To address these potential issues, we utilize the concept of "Blocks_Atop" (the "side:confirmations") that we mentioned earlier. As previously mentioned, Mary will not be able to spend Simon's M8 payment until satisfying the critical data requirements as well as the blocks atop (side:confirmations) requirement.

M8 -- The two forms of M8 transactions

As previously mentioned, M8 can take two forms. The first does not require the Lightning Network, but it does have new requirements for Immediate Expiration (see above). The second inherits Immediate Expiration from the Lightning Network itself, but requires extra preparation and a different/larger message.

Both forms require that certain Critical Data will be committed to within the coinbase of the block that the transaction is included in. For the non Lightning version, we have created a new extended serialization transaction type (very similar to how segwit handles witness data (the witness stack)).

M8_V1 - No Lightning Network

M8_V1 does not require the Lightning network but does have new requirements for validation.

A M8_V1 TxOut is expected to contain:

1-byte - OP_RETURN (0x6a)
1-byte - Push the following 36 bytes (0x24)
4-byte - Message header (0xD1617368)
32-bytes  - h* side:block hash
5~7-bytes - BMM request identifying bytes (0x00bf00) + prevBlockRef & ChainIndex (sidechain mini-header)

In the first version of M8, we need to introduce the concept of Immediate Expiration (see above). In other words, we need a way for Simon to construct many payments to multiple Marys, such that only one of these is ever included; and only then if Simon's txn is expected to coincide with the finding of Simon's side:block.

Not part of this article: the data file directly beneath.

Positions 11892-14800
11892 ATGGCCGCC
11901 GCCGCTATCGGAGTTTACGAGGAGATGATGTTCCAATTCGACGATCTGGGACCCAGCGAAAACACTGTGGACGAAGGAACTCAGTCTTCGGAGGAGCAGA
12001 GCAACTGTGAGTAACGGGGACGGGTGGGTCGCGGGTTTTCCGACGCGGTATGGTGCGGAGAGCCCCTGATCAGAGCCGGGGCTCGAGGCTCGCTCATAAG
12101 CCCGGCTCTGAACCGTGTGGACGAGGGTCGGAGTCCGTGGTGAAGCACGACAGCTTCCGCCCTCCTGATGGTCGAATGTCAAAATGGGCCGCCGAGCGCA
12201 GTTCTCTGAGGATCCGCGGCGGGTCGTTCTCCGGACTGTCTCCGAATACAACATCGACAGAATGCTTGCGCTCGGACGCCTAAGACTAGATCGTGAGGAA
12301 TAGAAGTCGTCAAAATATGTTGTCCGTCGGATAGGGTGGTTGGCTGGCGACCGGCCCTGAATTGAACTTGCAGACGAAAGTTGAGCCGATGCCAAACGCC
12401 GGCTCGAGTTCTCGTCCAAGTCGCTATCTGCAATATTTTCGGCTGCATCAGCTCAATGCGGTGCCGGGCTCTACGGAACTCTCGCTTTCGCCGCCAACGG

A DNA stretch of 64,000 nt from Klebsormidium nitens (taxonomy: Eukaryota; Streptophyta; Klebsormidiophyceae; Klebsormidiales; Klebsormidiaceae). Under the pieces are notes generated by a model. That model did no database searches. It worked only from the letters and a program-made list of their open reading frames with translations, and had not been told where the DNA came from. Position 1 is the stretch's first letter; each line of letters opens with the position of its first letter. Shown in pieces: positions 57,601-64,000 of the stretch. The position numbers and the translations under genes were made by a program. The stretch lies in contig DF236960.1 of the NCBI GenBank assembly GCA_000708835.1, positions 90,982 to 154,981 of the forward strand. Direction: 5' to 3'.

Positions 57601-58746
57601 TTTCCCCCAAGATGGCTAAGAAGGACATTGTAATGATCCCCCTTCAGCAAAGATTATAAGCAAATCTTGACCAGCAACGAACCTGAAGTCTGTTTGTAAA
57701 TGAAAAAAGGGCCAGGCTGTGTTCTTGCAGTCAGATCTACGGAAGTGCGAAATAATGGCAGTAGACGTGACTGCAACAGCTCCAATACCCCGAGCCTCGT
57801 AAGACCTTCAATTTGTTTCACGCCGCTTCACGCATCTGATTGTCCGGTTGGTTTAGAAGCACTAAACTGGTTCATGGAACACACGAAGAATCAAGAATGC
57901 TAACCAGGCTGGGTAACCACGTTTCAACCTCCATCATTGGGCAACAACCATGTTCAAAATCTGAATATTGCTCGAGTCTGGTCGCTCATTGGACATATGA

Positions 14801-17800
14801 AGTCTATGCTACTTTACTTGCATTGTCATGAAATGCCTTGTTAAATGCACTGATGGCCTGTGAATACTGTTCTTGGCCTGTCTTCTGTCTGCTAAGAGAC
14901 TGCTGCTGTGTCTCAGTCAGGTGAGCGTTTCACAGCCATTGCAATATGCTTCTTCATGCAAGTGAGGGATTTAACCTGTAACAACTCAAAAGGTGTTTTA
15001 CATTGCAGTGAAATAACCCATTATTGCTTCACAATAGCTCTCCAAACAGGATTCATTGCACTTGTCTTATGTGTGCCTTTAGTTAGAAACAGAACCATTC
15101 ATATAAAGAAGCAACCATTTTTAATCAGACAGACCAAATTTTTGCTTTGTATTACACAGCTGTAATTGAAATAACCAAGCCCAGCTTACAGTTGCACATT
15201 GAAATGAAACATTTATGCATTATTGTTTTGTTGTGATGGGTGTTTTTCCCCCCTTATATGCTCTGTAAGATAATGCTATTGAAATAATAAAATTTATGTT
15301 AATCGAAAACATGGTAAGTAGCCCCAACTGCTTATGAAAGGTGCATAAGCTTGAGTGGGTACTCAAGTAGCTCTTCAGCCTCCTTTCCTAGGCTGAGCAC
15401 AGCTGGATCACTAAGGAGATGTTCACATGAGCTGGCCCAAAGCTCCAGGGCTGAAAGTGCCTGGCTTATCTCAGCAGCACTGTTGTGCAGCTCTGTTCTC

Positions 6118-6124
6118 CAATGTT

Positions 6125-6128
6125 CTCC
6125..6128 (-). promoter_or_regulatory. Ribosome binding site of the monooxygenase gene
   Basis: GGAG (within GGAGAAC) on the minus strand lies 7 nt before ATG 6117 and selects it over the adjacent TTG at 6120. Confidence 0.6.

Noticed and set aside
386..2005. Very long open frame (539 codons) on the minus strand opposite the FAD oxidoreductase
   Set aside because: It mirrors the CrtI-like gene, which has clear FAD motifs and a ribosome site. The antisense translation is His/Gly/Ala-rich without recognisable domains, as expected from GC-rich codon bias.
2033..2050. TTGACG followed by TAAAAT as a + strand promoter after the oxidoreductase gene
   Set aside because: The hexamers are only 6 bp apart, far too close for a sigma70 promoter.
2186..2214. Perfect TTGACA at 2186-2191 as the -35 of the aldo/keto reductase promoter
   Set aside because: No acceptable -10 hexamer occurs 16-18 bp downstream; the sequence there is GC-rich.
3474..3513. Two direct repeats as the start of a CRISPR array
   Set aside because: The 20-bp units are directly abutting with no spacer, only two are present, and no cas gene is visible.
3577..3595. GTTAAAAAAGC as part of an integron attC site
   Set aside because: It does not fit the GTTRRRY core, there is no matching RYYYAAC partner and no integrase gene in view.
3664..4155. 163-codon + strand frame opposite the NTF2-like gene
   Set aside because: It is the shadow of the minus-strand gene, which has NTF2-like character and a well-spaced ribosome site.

We do this by imposing validity-rules on the txn itself:

  1. The txn's content, when examined, must match part of the main:block's content. Specifically, the (ChainIndex, h*) pair of the txn, must match one of the (ChainIndex, h*) pairs in the M7 of this main:block.
  2. Only one payment per sidechain per main:block is valid. In other words, if 400 people all try to bm-mine the sidechain with ChainIndex==4, then not only is it the case that only one side_4:block can be found, but it is also the case that only the corresponding M8 txn can be included (out of all of the 400 M8s which are for ChainIndex==4).
  3. Simon's txns must only be valid for the current block; afterward, they immediately expire. This is because Simon's intended prevBlockRef & side:block contents will most likely change from one main:block to the next.